Mark P. Shea is a popular Catholic writer and speaker. The author of numerous books, his most recent work is The Work of Mercy (Servant) and The Heart of Catholic Prayer (Our Sunday Visitor). Mark contributes numerous articles to many magazines, including his popular column “Connecting the Dots” for the National Catholic Register. Mark is known nationally for his one minute “Words of Encouragement” on Catholic radio. He also maintains the Catholic and Enjoying It blog. He lives in Washington state with his wife, Janet, and their four sons.
Here is a textbook example of how a lie get popularized and becomes pseudoknowledge. Our Manufacturers of Culture, under the influence of powers and principalities, are slowly and surely preparing our culture to undertake a pogrom. Again and again, outright lies about Christians and their history get promulgated while we are told that it is “impeccable research” as, incredibly, the Da Vinci Code was described by one reviewer. Or, we get the ill-informed tracts by New Atheists that would embarrass any real atheist. But, above all, we begin to get the toxicity making its way into popular visual media like Agora.
The reason this matters is that visual media tend to bypass the critical intellect, and we live increasingly in a post-textual age. People get less and less of what they “know” about the world from reading books and processing arguments through critical faculties. Propaganda, prettily presented by the cinematographers art, can do wonders in transforming a culture. The image bypasses the rational faculties and people somehow find themselves agreeing around the water cooler that, as “everybody” knows, Christians are the enemies of learning who destroyed the Library at Alexandria.
The irony in all this, of course, is that the Christians are the ones who preserved the writings of antiquity—and these writing are precisely what no postmodern can be bothered to read. Who wants to read all those dusty books? That’s why the overwhelming mass of consumers of pop culture know everything they know about Christian history from watching the Da Vinci Code or Angels and Demons or Kingdom of Heaven or (most recently) the egregious Robin Hood that Ridley Scott just burped out. Ask your average water cooler expert on the early Church or the Dark Ages, and he will favor you with a discourse on Christian history and theology that is derived almost entirely from stuff he saw in the movies or on TV. If you ask him to read the Fathers of the Church, or Plato, or Aristotle, he may promise to get to it, but—seriously—what are the odds? So much effort! Even reading Fr. Barron’s essay is so time-consuming! Couldn’t he have put all this into a nice Youtube video? To paraphrase Malibu Barbie, “Reading and thinking is hard!” So say the postmodern defenders of ancient learning against the swarming Christian hordes of antiquity, bent on destroying reason with their ignorant faith.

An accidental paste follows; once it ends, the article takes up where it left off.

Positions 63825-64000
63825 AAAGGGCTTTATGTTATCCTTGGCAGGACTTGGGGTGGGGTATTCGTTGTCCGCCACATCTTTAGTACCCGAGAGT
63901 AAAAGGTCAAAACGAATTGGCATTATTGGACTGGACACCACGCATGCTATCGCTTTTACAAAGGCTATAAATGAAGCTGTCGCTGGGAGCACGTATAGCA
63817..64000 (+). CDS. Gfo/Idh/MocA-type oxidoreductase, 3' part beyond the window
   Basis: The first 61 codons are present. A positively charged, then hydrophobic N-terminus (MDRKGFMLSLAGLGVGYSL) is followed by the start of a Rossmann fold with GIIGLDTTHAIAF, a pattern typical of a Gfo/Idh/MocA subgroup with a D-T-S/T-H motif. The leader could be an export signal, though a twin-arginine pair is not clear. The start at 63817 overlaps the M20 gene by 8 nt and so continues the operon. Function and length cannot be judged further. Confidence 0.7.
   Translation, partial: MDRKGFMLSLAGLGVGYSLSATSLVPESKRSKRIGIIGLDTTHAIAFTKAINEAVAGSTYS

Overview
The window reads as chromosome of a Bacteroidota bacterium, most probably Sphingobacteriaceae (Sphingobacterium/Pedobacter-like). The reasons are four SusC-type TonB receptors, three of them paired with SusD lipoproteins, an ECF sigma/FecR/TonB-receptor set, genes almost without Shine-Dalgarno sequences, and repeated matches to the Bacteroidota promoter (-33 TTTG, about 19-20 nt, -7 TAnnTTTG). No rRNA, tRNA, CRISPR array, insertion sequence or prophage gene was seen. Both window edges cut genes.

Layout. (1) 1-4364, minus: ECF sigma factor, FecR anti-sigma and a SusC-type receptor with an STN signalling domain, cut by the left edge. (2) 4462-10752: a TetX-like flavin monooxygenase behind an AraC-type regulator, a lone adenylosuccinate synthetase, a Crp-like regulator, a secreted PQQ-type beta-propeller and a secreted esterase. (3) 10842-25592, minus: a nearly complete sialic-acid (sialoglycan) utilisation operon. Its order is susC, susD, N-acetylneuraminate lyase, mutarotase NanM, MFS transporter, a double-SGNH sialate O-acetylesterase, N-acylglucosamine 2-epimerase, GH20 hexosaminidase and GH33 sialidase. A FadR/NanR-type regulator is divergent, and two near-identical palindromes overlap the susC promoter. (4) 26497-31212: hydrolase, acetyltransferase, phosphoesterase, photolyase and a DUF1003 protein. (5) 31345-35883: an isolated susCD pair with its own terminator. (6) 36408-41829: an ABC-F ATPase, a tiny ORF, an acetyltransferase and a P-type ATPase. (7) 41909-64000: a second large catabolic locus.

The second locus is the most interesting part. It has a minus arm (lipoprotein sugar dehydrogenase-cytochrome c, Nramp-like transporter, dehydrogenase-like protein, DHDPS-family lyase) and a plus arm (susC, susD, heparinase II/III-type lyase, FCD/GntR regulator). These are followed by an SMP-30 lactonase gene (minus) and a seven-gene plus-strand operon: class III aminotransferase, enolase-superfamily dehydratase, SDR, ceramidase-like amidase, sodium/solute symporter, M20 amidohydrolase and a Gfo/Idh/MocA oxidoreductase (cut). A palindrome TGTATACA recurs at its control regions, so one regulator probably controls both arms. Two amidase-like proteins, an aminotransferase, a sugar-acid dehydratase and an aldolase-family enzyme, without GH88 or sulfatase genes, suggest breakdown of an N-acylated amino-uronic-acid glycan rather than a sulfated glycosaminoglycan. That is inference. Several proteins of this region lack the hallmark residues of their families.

Which brings me to my last point. As Fr. Barron points out, there is a visual grammar at work in film which we all understand and yet which works subliminally. The visual message of Agora is that Christians are pestilential insects who need to be exterminated. Knead that message into a culture deeply enough and long enough and it is just a matter of time before somebody acts on it.